And while we’re on the topic of romantic songs, we absolutely have to address “And Forever…” from The Big O. This duet between Robbie Danzie and Naoki Takao is so enchanting and beautiful. Like “Lullaby Blue” it manages to sound perfectly English in spite of its Japanese talent. It also emphasizes the classier side of The Big O, whereas the corresponding OP is more about upbeat mecha silliness.
#41 Sugar Song to Bitter Step – Kekkai Sensen
Kekkai Sensen is a very stylized show. A quality that “Sugar Song to Bitter Step” taps into with great results. It’s a jazzy, energetic song, set to the show’s wide roster of characters goofing off on stage. Sometimes managing a bit of dancing finesse, while at other times drunkenly stumbling about. It’s a damn fine song on its own, elevated by all the visual details that fans of the show will notice and enjoy.
#40 Raison d’Être – Chobits
God, I love Chobits. I am not even going to act like this was a fair pick. “Raison d’être” was always going to make it unto this list, though it has ample merit to back up my admitted favoritism. This list may have betrayed my fondness for cheesy love songs already, of which Rie Tanaka presents another fine contender. “Raison d’être” is a very soothing song to listen to and pairs well with the visuals from A City with No People.
Let me be biased in peace, darn you.
#39 Passionate Squall – Seikon no Qwaser
As with everything Seikon no Qwaser, its ED “Passionate Squall” is a guilty pleasure through and through. The song alone would have put it on the list already, but the visuals really complete it. Like the show itself. the overabundance of fanservice is only paralleled by the shameless pretentiousness of it all. The ED is full of symbolism and artsy bullshit, which may—for a brief moment—make you forget that you’re just watching borderline hentai.
#38 Lithium Flower – Ghost in the Shell
“Lithium Flower” is another one of those rare instances where an all-English song was used in anime to great effect. Lithium Flower is fascinating. Both for its lyrics about a person becoming mesmerized with a woman who may not be really human, as well as for the slow, heavy tone of the singer’s voice. Australian singer Scott Matthew did a wonderful job and added a unique touch the soundscape of Stand Alone Complex.
#37 Kimi no Shiranai Monogatari – Monogatari
It’s no surprise that the Monogatari series would has some amazing music to it, especially its openings and endings. While OPs like last year’s high-ranking “Platinum Disco” draw the most attention, I am also very fond of “Kimi no Shiranai Monogatari”. A pleasant though cheesy love song by Supercell, here transformed into an artsy spectacle revolving around Senjougahara. The stylized animation is top notch and helps to emphasize the high points of a song that was already a chart topper to begin with.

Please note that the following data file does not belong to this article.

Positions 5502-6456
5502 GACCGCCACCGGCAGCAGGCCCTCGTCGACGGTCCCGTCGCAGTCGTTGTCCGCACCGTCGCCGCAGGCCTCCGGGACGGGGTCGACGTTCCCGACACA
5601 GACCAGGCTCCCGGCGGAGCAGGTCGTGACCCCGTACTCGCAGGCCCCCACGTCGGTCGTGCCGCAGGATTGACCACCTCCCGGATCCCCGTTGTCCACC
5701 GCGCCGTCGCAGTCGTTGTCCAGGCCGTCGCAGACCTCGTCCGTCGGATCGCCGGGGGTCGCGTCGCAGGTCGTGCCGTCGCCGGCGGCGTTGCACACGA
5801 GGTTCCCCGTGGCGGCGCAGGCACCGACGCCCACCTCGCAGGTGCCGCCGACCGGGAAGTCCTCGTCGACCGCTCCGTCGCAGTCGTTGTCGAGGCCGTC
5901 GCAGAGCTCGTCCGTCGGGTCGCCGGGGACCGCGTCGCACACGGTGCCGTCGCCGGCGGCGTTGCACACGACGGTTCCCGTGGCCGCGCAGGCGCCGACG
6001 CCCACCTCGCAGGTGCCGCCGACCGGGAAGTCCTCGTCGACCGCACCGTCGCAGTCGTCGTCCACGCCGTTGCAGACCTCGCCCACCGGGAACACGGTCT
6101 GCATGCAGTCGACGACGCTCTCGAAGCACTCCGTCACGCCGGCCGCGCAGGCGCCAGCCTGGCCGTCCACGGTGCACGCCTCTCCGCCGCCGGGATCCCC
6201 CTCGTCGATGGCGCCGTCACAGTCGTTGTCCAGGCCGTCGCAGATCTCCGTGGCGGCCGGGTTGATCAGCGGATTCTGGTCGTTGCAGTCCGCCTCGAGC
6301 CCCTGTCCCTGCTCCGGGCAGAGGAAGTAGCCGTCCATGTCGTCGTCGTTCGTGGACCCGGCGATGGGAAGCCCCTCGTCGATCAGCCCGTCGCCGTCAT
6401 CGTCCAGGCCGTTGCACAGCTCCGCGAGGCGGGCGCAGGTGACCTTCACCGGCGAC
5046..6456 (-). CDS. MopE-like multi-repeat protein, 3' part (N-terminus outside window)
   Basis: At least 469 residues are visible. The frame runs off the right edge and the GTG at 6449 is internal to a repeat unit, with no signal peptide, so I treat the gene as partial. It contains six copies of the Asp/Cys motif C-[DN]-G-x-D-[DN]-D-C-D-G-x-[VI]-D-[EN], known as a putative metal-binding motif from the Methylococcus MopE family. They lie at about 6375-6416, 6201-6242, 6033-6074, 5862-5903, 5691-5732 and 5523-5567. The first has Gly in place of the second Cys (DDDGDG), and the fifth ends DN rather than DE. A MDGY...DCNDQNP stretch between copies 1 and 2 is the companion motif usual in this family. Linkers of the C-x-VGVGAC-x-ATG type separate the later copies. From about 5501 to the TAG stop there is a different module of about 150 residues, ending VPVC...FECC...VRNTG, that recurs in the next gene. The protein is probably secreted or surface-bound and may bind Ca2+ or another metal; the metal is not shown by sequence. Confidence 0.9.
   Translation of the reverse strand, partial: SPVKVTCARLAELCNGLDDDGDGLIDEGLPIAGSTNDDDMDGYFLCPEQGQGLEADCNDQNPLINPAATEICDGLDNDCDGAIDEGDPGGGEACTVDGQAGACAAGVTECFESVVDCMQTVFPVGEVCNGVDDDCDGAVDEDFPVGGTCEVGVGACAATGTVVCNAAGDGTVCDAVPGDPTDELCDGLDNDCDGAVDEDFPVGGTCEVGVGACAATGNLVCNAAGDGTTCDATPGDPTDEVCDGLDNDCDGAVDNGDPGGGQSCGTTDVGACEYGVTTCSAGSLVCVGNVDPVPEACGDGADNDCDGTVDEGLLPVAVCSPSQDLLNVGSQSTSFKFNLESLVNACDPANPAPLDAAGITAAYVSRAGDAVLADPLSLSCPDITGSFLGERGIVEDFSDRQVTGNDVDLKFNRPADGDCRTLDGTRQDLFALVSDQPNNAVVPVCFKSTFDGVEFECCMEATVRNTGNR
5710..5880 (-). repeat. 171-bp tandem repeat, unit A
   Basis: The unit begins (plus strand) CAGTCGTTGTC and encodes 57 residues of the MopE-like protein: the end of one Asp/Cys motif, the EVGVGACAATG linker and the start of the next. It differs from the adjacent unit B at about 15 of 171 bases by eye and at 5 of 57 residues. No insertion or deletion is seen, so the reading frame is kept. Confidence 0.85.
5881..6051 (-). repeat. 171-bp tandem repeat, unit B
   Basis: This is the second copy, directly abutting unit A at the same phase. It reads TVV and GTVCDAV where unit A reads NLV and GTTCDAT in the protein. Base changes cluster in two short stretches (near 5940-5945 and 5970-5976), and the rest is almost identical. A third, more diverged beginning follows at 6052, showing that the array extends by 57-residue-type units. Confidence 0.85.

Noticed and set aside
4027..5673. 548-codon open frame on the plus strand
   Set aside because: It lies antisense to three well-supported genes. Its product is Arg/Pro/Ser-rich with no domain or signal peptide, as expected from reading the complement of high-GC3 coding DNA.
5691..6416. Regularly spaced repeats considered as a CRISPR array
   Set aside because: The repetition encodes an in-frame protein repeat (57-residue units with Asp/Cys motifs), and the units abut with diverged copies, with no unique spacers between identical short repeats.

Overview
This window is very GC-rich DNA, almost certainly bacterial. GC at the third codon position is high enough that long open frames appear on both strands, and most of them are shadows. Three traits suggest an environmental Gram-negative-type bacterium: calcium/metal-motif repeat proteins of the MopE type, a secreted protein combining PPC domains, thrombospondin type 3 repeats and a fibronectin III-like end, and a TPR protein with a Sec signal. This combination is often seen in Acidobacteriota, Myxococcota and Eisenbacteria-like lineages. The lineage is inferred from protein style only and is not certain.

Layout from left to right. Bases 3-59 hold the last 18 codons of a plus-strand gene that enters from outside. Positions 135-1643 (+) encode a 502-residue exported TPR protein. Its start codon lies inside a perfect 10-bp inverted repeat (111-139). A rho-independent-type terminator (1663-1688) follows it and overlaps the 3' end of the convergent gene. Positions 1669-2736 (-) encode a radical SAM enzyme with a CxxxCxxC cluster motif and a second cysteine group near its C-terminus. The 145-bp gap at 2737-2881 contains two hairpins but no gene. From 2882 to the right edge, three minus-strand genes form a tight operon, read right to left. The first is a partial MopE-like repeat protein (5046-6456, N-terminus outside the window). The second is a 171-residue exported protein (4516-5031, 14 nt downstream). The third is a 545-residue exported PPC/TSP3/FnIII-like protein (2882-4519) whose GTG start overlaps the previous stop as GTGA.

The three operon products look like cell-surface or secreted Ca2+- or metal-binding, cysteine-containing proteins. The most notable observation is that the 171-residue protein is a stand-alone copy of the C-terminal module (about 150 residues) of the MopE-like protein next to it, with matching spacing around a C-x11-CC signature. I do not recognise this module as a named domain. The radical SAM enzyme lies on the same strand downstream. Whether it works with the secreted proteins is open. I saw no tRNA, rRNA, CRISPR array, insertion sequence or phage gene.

#36 Heikousen – Scum’s Wish
Sayuri’s voice and style of J-rock is a combination I could never get tired off. Her music never misses for me and this is certainly not her last inclusion on this list. “Heikousen” or “Parallel Lines” is a fast-paced, passionate song. I sought out Scum’s Wish specifically because I discovered this song and now I can’t imagine the anime without it.
#35 Hare Hare Yukai – Haruhi Suzumiya
The Melancholy of Haruhi Suzumiya had an impact on the anime fandom that is almost unfathomable if you didn’t experience it firsthand. As a result, its music is ingrained in the minds of many both for being some of Aya Hirano’s finest work, as well as the unbearable amounts of cringe it inspired. “Hare Hare Yukai” is an amazing song with a memorable dance attached to it, which for years was utterly inescapable. And even today, this catchy bastard of a song haunts the memories of many.
#34 The World of Midnight – Black Lagoon
Putting this song just after “Hare Hare Yukai” gave me emotional whiplash while editing. This is the second song that had me weeping when I first heard it, though not for the same reasons as with Dragon Half. I am not going to spoil the best arc of Black Lagoon for anyone. If you know, you know. If you don’t, go watch Black Lagoon ya doofus.
#33 Down by the Salley Gardens – Fractale
Fractale alternates between two versions of “Down by the Salley Gardens”, both inspired by a 19th century poem, both beautiful to listen to. The song retains its charming Celtic influences, regardless of whether you listen to the Japanese or English versions of it. These are amplified by Hitomi Azuma’s soothing voice, making for one of the comfiest songs on this list.
#32 Gomen ne, Iiko ja Irarenai – Kill La Kill
Getting back to the more energetic songs, we have “Homen ne, Iiko ja Irarenai” by Miku Sawai. A cool song about teenage rebelliousness, which is certainly apt when paired with Kill la Kill. A fantastic song to get you hyped up for the next episode, or listen to on full blast while driving down the high way.
#31 Rebirth-day – Symphogear
“Rebirth-day” is not just the best ending in Symphogear, it may well be the best song in the entire series. For an anime literally revolving around music, that is saying a lot. Yet, out of every opening and ending, every insert song and concert, Rebirth-day is the one track that gets me fired up beyond 100%. This song gets to the heart of Symphogear and reminds me of why I love this series so fucking much.
#30 Fairy Dance – Figure 17
Figure 17 was the big winner last year, with “Boy” by Japanese folk band The Alfee. “Fairy Dance” was performed by that same band and I adore it. It’s a slower, more emotional song, but one that grips you with the sudden rises and drops in tempo. It’s an amazing work with a sound unlike anything else in anime.
#29 aLIEz – Aldnoah.Zero